If you have an Ethernet cable, all you have to do is plug it into the port labelled WAN. If you just want to use it as an access point, then you’re done. For router functionality, you’ll need to configure a few extra details. As soon as you turn the TripMate Titan on you’ll see it pop up as a Wi-Fi option on your smartphone, laptop, or whatever. Log in with the default password provided and you’re connected. You can have the TripMate scan for an existing Wi-Fi network and connect to it wirelessly to act as a bridge. You’ll configure it through the browser on your connected device.
Once it’s online, you can connect up to five devices to the TripMate Titan wirelessly. It’s much slower in bridge mode, so always opt for the Ethernet cable connection when you can.
Your own Wi-Fi network
If you’re wondering why you would want a device like this, consider a few scenarios. Let’s say you’re staying in a hotel and it has one of those annoying login or terms and conditions screens. You can’t get the Chromecast you brought from home connected because of it. Or maybe there’s a limit to how many devices you’re allowed to connect to the hotel Wi-Fi — get your laptop online and you’ll have to pay a second time for your phone.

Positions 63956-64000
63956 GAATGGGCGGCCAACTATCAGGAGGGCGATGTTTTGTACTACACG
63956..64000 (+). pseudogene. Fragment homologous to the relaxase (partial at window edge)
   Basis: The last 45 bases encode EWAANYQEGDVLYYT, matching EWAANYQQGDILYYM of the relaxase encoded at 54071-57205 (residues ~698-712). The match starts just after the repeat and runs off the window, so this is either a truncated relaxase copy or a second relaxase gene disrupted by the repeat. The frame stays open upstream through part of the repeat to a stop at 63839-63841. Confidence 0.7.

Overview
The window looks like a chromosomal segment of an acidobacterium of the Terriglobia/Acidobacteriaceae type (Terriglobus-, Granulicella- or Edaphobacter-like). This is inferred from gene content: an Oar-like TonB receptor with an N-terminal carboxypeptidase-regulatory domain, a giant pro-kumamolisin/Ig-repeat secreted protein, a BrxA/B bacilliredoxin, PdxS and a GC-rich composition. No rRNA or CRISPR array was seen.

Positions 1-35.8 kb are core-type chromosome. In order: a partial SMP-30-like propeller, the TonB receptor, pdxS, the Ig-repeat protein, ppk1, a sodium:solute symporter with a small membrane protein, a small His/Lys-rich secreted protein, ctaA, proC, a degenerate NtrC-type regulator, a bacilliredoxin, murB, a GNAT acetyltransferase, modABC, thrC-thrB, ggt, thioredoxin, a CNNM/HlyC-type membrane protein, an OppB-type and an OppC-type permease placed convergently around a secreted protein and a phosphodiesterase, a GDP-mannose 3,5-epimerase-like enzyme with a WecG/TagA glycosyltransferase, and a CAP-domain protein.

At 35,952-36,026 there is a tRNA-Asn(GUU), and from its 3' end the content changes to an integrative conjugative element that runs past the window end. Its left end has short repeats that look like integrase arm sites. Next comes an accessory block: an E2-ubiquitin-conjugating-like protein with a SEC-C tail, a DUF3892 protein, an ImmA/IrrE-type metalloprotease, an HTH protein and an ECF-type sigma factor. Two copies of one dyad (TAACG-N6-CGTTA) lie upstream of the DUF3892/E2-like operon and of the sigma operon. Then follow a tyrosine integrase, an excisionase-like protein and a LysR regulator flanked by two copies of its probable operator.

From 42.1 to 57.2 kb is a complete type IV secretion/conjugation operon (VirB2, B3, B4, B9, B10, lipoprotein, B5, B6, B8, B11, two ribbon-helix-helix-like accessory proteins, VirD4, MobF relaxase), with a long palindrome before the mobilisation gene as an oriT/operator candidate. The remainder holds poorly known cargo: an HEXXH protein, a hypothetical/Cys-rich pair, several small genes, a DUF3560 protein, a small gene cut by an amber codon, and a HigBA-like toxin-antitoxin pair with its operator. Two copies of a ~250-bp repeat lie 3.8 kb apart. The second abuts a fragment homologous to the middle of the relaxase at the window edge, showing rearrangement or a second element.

Set up the TripMate Titan instead and you can connect your laptop, smartphone, and Chromecast to it. Not only does it allow you to configure the connection and share a single point of entry, it also creates your own private, password-protected network. We were able to connect two smartphones, two tablets, and a laptop to the TripMate Titan during testing and it worked just fine.
The range is pretty decent. It continued to work when I took my phone upstairs and a couple of rooms away. It started to drop out when I went to the back garden, but that’s only marginally worse than my normal router coverage. The TripMate Titan won’t have any trouble covering a hotel room or a small apartment.
File sharing and streaming
You can also use the TripMate Titan to share files, back up devices, or even stream movies wirelessly. All you have to do is plug a storage device into the USB port. You can plug a flash drive in there, a card reader with an SD card up to 64GB, or an external hard drive up to 4TB in size, as long as it’s in the NTFS, FAT16, or FAT32 format (check the manual on your external drive if you’re not sure).
We’re not really convinced by the Titan as a media streamer.
Download the free HooToo TripMate Plus app for Android, iOS, Windows, or Mac and you can connect to the Titan and share files to and from the connected storage.
We plugged in a 16GB Lexar flash drive and then installed the Android app on a Galaxy Note 5. The app is ugly, but if you go into the File/Folder section you’ll see the attached storage listed. We were able to access files on the flash drive and transfer photos from the phone to it.